No, I am not talking about a so-called spirit guide, but a 'spiritual guide' ... that is, a guide which makes reference to certain 'spiritual' [see below] principles.
The meaning of the word ‘spirituality’
First, what do I mean by the word ‘spirituality’?
The English word ‘spirit’ comes from the Latin spiritus meaning, among other things, breath, breathing, air, inspiration, character, spirit, life, vigour, and courage.
Spirituality does not require nor depend upon any notions of ‘supernaturalism’ but refers to non-physical and non-transient things such as faith, hope and charity as well as states of affairs or human consciousness which, going ‘beyond words’, are only partially (if at all) graspable by human concepts ... things that cannot be seen but which are otherwise capable of being apprehended, if not fully understood.
Similarly, another Catholic priest, the Redemptorist Father Gerard H Chylko, wrote that spirituality is ‘made up of all those qualities of mind and character that make us who we are: our values, our desires, our feelings, and our dreams’.
All of the above makes perfect good sense to me.
Finally (at least on this point), Quaker writer Parker J Palmer has described spirituality as a ‘longing to be connected with the largeness of life’, that is, to something larger than one’s ego or 'self' (that is, some ‘power-not-oneself’). I like that.
Perhaps the main difference between spirituality and religion is that the former gives one complete freedom to choose one’s own individual path towards wholeness, recovery and ‘enlightenment’. Religion is the institutionalised, organised formal practice of a particular spiritual tradition's beliefs (ugh!), ethics, and rituals, whereas spirituality, doesn’t necessarily entail any adherence to a religious tradition.
Call it the ‘interconnectedness of all life’ or, if you like, ‘InterBeing’ (the latter wonderful term comes from Thich Nhat Hanh [pictured right]; see also the 'InterBeing' calligraphy, above left). In that sense, there is only one life manifesting itself in all things and as all things.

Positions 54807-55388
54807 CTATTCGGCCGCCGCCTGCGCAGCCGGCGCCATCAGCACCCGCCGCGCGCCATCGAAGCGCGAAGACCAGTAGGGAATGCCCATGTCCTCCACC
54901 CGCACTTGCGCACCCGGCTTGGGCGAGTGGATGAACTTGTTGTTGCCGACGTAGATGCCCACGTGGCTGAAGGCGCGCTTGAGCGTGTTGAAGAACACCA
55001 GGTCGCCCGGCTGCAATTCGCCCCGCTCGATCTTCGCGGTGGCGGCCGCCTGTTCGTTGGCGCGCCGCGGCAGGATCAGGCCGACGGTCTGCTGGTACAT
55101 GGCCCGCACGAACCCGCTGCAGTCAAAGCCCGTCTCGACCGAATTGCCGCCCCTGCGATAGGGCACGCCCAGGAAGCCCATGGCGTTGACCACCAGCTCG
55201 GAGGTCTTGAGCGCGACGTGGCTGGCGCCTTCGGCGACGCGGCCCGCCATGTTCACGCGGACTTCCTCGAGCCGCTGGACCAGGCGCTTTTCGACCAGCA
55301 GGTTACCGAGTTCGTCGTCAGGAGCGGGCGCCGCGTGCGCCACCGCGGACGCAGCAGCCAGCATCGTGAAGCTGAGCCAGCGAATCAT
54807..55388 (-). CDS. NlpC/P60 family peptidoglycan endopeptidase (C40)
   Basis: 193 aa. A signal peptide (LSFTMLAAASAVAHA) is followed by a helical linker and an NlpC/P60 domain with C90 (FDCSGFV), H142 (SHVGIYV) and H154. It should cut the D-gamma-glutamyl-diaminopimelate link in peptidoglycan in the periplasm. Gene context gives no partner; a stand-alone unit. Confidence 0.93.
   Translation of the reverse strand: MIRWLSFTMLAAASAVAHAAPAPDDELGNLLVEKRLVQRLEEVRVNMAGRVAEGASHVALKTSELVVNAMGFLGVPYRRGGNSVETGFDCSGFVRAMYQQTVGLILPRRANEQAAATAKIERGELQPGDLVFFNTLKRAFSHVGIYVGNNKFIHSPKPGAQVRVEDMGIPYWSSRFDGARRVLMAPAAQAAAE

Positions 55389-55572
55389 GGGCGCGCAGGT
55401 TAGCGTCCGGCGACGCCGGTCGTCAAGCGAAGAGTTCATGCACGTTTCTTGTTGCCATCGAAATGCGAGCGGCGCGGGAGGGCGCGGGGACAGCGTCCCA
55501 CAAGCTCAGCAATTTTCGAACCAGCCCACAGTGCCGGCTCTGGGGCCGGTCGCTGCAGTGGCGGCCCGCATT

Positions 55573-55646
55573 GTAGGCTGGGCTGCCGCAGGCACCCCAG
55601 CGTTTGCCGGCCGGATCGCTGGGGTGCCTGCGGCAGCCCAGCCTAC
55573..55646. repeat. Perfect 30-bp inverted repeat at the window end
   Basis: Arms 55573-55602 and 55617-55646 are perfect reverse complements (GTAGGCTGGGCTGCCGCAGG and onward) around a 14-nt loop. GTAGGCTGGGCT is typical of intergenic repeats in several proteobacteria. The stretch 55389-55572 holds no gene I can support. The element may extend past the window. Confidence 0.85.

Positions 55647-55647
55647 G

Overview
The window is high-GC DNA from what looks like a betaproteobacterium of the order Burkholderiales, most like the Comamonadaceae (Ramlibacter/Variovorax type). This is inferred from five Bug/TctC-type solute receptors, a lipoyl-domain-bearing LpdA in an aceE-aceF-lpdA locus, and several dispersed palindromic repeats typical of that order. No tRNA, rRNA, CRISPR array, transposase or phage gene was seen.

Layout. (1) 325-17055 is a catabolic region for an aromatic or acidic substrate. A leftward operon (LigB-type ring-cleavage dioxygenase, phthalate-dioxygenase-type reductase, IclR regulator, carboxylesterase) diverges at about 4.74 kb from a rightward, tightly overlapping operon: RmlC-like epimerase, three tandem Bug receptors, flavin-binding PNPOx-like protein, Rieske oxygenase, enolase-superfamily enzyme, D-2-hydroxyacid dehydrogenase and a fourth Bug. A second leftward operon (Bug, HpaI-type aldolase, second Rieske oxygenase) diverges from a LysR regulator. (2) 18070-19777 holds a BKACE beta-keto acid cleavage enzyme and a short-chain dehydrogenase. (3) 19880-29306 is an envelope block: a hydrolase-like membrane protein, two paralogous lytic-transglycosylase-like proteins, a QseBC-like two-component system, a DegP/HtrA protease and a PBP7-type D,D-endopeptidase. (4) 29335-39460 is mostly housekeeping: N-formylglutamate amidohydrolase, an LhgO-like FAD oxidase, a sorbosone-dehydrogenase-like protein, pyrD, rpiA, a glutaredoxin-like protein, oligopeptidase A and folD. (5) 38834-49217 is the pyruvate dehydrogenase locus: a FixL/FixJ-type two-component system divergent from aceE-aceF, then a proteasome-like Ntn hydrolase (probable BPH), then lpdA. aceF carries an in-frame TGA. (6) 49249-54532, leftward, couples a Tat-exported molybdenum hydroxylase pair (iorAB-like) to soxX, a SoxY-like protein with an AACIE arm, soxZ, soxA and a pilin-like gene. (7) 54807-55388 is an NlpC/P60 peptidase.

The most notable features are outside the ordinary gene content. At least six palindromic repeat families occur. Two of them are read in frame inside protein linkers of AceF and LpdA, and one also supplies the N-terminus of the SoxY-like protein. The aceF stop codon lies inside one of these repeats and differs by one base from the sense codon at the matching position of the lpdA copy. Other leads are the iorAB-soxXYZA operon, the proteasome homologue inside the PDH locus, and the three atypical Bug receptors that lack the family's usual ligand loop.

In short, we can have no conception of any such existence, nor any conception of what it might possibly be like.
Further, as already mentioned, if there were 'higher' and 'lower' orders or levels of reality, it would be impossible for us to be attentive to, and otherwise aware of, what happens from one moment to the next. The 'observer', the thing 'observed', and the 'act of observing' itself, must all be located on the one order of level of reality.
'In a universe of LAW there can be no supernatural. There may be the super-physical, or super-normal, but there can be no super-natural. You cannot transcend Natural law, nor suspend it.' [Original emphasis]
So, if someone says to you, ‘There is a supernatural dimension to life, I’ve experienced it, but the reason you haven't experienced it is because you don't believe like me,’ just smile benignly, and say, ‘Have a cup of tea.’ (That's pure Zen. See the other piece of calligraphy, below, which reads, 'Go and have some tea.')
Having said all of the above, if you choose to believe [see below] in the 'supernatural', that does not prevent you from practising mindfulness. You see, mindfulness doesn't require any beliefs at all, nor will any beliefs prevent mindfulness from 'working' ... except, perhaps, a negative belief pertaining to the nature of mindfulness itself (eg that it is 'demonic' or something similarly silly). Further, as mindfulness, being entirely naturalistic, operates on the one so-called 'ordinary' order or level of reality in which all things live and move and have their being, mindfulness can and will work irrespective of the existence or non-existence of other supposed orders or levels of reality.
Now, whether you are a Buddhist or not, it pays to be an empiricist. Buddha Shakyamuni was one ... indeed, one of the greatest empirical philosophers of all times. He refused to affirm that which was unobservable. He relied solely on the observable. Not a bad way to proceed. The 'answer' to any problem can only be found on the same order or level of reality as the 'problem.' Obvious, isn't it?